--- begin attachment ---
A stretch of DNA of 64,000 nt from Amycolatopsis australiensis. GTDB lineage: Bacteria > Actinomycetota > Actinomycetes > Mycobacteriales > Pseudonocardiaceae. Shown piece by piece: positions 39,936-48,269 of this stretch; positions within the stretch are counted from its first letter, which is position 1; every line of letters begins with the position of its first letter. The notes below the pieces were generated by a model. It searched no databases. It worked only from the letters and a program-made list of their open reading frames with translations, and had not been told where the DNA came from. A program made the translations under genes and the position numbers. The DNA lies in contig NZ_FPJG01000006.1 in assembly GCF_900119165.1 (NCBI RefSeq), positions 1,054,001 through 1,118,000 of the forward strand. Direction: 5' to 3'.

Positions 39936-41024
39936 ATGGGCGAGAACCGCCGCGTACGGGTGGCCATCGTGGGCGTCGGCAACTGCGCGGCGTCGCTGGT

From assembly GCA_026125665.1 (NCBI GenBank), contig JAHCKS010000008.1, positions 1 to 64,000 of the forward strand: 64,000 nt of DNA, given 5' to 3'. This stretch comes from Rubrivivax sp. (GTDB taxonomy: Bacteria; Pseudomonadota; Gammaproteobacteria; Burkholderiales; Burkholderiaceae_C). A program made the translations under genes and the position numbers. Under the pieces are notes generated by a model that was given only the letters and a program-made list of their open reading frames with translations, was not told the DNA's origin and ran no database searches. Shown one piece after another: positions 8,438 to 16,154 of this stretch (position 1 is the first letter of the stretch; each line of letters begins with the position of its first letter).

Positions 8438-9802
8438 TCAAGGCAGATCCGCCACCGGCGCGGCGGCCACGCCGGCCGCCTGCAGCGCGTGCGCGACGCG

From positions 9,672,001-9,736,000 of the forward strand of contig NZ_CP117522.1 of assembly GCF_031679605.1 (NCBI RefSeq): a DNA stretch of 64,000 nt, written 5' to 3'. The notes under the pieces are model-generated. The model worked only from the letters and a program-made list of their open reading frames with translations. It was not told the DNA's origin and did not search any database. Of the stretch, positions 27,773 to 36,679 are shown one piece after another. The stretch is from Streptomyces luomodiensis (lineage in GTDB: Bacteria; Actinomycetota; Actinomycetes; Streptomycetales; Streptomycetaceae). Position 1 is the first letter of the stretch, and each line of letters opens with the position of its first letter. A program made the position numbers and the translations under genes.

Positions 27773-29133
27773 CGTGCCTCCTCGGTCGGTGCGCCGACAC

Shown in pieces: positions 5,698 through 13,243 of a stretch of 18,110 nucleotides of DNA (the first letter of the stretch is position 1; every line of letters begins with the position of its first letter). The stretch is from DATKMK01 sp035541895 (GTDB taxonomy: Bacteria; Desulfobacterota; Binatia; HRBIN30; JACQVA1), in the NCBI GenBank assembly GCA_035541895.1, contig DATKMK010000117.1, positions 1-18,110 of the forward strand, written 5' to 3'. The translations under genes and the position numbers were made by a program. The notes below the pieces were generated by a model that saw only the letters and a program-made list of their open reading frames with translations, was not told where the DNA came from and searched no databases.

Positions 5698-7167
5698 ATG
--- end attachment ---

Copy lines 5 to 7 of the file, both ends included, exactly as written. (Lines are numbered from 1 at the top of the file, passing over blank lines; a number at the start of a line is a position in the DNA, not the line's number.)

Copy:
Positions 8438-9802
8438 TCAAGGCAGATCCGCCACCGGCGCGGCGGCCACGCCGGCCGCCTGCAGCGCGTGCGCGACGCG

From positions 9,672,001-9,736,000 of the forward strand of contig NZ_CP117522.1 of assembly GCF_031679605.1 (NCBI RefSeq): a DNA stretch of 64,000 nt, written 5' to 3'. The notes under the pieces are model-generated. The model worked only from the letters and a program-made list of their open reading frames with translations. It was not told the DNA's origin and did not search any database. Of the stretch, positions 27,773 to 36,679 are shown one piece after another. The stretch is from Streptomyces luomodiensis (lineage in GTDB: Bacteria; Actinomycetota; Actinomycetes; Streptomycetales; Streptomycetaceae). Position 1 is the first letter of the stretch, and each line of letters opens with the position of its first letter. A program made the position numbers and the translations under genes.